Whenever Golf Digest ranks golf courses -- or anything, for that matter -- it's always a contentious issue. Coming up with our newest ranking, the World's 100 Greatest Courses, wasn't easy, but we're proud of the way it turned out.
For a better glimpse inside the process, we sat down with International Contributing Editor John Barton, who helped oversee the rankings:
First things first, why did we decide to do a World's 100 Greatest Courses ranking for the first time? Golf Digest has always prided itself on being authoritative, trustworthy and independent. For almost 50 years, we've been ranking golf courses with these values in mind. We're not interested in a facility's reputation, or the size of its marketing budget, or the opulence of the clubhouse. The only question we care about is: How good is the golf course?
We started Planet Golf and our international rankings in 1999, and now, thanks to the quality and quantity of our knowledgeable network of experts that we have cultivated and developed over many years, we were ready to take the next step. With a U.S. course ranking panel of 1,000-plus golfers, 27 editions of the magazine around the world and many other resources, we have the assets that enable us to create our individual rankings of the best courses in every golfing nation on earth -- 205 countries in this new edition of Planet Golf.
The average score was calculated for every course, and they were ranked in order. To qualify for the World 100 Greatest, courses required a minimum of 20 ratings. That's it. There were no editorial adjustments, no playing favorites, no proverbial "smoke-filled room." We went strictly by the numbers. How is that different from our other rankings? Our biennial list of America's 100 Greatest Golf Courses -- the game's oldest ranking, established in 1966 -- uses a rigorous methodology. Panelists submit scores for courses on seven different criteria, and a course needs a minimum of 45 evaluations to be eligible for the ranking.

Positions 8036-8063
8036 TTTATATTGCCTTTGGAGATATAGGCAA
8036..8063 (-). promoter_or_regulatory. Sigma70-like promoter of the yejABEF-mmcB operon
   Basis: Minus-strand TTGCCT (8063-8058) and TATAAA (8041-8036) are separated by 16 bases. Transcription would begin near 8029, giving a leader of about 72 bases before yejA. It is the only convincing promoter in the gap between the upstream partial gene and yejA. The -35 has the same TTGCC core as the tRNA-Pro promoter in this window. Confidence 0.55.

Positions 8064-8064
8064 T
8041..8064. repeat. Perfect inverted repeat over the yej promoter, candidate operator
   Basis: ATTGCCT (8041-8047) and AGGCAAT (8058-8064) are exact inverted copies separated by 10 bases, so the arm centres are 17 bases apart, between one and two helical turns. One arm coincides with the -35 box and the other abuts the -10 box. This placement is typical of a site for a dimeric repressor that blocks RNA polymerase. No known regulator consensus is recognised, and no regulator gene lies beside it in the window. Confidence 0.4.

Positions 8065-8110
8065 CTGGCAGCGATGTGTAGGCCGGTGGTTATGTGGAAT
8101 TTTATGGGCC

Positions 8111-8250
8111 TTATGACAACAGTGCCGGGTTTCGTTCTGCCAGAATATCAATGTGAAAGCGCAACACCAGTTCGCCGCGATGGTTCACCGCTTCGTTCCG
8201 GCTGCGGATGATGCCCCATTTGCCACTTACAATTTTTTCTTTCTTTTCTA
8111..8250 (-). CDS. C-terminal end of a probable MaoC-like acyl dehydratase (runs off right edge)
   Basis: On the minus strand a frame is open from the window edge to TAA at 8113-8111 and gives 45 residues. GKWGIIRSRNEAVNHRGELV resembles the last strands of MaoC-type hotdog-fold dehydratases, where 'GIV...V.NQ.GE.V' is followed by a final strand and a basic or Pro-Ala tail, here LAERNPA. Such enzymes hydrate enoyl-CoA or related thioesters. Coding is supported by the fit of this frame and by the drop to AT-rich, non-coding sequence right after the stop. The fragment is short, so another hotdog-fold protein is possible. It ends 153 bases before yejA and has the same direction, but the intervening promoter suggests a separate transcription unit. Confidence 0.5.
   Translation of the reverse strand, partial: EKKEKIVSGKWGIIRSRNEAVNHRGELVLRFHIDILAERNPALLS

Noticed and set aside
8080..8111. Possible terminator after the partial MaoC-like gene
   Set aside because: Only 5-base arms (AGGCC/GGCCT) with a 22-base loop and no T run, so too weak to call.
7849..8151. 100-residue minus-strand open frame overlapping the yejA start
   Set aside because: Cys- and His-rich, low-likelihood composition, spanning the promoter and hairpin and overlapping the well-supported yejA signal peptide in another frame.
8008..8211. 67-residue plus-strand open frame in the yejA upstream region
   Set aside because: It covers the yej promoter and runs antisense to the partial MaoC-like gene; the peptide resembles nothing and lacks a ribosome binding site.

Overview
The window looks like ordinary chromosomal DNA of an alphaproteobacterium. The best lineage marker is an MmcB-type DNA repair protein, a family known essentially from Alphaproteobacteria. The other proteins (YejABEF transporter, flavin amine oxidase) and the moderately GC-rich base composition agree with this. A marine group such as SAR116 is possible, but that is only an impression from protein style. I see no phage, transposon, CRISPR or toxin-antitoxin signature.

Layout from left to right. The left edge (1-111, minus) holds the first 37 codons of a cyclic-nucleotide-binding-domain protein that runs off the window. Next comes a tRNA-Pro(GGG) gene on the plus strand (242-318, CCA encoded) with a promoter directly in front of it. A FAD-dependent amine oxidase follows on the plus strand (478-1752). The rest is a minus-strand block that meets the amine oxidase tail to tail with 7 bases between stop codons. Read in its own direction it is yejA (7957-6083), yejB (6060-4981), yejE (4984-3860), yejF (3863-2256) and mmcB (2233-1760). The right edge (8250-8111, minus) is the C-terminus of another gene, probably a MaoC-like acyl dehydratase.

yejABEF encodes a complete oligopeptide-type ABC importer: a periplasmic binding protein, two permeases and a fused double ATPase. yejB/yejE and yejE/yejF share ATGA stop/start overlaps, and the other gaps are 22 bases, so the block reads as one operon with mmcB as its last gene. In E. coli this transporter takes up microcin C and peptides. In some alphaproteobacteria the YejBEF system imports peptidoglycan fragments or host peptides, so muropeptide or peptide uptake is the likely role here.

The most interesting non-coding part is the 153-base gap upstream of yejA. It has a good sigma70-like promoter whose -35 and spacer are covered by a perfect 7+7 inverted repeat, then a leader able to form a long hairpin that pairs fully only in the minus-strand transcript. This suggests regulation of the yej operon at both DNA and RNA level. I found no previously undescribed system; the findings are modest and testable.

Clearly, given the scope of a World 100 Greatest, with the sheer volume of courses under consideration, language differences and other challenges, that level of sophistication just isn't possible. But we like the simplicity of the 10-point system anyway. There's something pure and holistic about giving a course you've just played a single score. Some would argue that in any field, greatness can't be deconstructed.
Related: Best Courses Outside The U.S. Are there any surprises, in your mind, about how the list finished? It's a great list. Loads of variety in terms of layouts, landscapes, countries. But we all have our own loves and hates, of course. For instance, I personally think that the Old Course at St. Andrews belongs indisputably at the top of any ranking. It makes all the rules and breaks all the rules. It's the original. Golf's fountainhead. We all know that golf in Asia is exploding, how do you think that will impact this list moving forward? America's market share of golf is certainly heading south -- or more accurately, east. For the past eight years, golf course closures in the U.S. have significantly outnumbered the very few openings, and there are similar contractions in other mature golfing countries like Canada, Japan, Australia and the U.K.
There is great potential in places like China, of course, and to some extent Latin America, Eastern Europe, Russia and the former Soviet states -- countries with a growing demand for golf, lack of supply, and plenty of land.
The best western golf course architects are now traveling to the far corners of the earth to do their thing, and in time they and their designs will inspire a new generation of homegrown architects with their own unique talents, ambitions and cultural influences. There will be all kinds of wild and wonderful new creations, like the infamous "Noodle Bowl" hole. Some of these new courses will find their way onto our World 100 Greatest, elbowing aside those that aren't able to stand the test of time.